Knowing the benefits of nature on our health is so important, especially in the current climate. In fact, a study by Zoopla found 57% of Brits say their mental health has been impacted negatively by the amount of time they’ve spent indoors recently. And it’s one of the reasons why spending time in nature has been dubbed the ‘green prescription’. That’s because growing evidence suggests it can be just as powerful as medicine, especially when it comes to mental health.
So, there’s never been a better time to get outside – it really can do you good. You don’t even need a pair of the best women’s walking shoes (opens in new tab). Just doing something as simple as sitting in a garden can help you heal. And it’s backed up by science. A US study in the 1980s first discovered the power of green spaces when patients with a view of nature from their hospital bed recovered faster than those looking at a brick wall.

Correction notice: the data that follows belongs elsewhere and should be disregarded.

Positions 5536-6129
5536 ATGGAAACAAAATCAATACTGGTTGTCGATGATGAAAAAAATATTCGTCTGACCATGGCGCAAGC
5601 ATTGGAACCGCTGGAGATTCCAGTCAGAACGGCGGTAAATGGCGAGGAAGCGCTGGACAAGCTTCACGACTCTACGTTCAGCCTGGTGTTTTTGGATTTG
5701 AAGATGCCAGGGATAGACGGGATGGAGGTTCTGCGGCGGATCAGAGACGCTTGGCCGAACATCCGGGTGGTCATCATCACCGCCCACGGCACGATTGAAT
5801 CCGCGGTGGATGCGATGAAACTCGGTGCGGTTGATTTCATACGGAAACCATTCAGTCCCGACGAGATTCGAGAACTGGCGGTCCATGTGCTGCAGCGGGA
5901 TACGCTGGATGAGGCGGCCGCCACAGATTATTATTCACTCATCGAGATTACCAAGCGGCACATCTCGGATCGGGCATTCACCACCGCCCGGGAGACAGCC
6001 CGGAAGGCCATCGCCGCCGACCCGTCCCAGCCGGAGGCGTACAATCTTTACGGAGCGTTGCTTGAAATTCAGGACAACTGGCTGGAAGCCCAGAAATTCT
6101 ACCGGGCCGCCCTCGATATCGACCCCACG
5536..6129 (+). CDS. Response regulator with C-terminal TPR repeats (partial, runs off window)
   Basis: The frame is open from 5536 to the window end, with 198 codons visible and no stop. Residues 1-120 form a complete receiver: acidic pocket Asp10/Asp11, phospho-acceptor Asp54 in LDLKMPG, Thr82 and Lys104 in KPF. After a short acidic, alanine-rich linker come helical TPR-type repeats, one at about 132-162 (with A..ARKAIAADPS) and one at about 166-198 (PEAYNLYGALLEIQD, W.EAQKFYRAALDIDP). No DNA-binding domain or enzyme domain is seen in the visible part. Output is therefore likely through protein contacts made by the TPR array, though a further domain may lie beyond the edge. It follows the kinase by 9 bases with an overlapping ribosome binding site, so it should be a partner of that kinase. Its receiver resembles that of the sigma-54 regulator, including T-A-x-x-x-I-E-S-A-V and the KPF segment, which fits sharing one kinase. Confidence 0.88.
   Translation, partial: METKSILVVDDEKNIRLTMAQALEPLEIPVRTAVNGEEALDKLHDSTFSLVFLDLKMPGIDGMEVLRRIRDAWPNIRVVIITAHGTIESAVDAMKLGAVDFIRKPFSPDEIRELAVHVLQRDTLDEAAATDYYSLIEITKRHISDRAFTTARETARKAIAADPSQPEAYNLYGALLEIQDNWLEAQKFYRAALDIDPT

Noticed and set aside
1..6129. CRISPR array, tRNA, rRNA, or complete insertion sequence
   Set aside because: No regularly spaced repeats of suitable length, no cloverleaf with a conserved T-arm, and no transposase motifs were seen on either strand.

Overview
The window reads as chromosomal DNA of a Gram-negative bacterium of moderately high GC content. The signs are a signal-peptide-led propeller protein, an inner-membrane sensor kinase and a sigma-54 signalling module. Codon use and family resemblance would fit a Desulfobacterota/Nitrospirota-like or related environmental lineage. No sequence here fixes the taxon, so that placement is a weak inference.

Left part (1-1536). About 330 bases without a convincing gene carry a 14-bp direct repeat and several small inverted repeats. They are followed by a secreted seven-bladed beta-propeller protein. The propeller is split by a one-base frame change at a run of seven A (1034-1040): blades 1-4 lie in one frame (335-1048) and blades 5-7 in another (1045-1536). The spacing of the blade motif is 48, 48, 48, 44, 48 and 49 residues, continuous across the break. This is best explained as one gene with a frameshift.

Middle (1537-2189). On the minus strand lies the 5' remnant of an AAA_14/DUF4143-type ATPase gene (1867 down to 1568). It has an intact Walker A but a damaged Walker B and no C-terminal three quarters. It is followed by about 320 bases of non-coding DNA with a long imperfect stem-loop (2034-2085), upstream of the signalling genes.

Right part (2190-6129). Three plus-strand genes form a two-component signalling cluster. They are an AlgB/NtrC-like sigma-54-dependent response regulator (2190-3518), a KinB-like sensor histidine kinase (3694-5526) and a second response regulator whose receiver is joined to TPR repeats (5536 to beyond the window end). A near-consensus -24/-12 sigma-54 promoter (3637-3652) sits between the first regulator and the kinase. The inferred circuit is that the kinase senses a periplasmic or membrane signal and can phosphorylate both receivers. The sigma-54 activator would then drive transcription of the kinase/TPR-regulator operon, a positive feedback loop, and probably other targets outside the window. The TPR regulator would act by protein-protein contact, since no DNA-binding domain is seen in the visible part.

“An ever-growing body of research is showing that spending time amongst greenery is one of the fastest ways to improve your health and happiness,” says functional medicine certified health coach Suzy Glaskie (opens in new tab).
“It’s deeply therapeutic. Plus, it has immediate, positive effects on how we deal with stress (opens in new tab), blood pressure, heart rate, and immune system. It makes us feel energised, encourages us to move our bodies, clears our heads and boosts our creativity. It even improves our memory function.”
The good news? You really don’t have to go on a five-mile walk to reap benefits. “Spending just 20 minutes in a park has been shown in recent research to be enough to improve wellbeing,” adds Suzy. “While another study found that just two hours in nature every week helps you to feel healthy and more satisfied with your lifestyle.”
Here’s everything you need to know about the benefits of nature on your health...
Benefits of nature: How fresh air helps your health
The benefits of nature and fresh air can help improve a whole range of issues, these include:
- Gut health
“Vitamin D deficiency and low gut microbial diversity could lead to a rise in certain allergies and some autoimmune diseases,” says gut microbiologist Dr Kate Stephens at OptiBac Probiotics (opens in new tab). “So, getting those sunshine hours in (weather permitting) is important for a healthy gut.”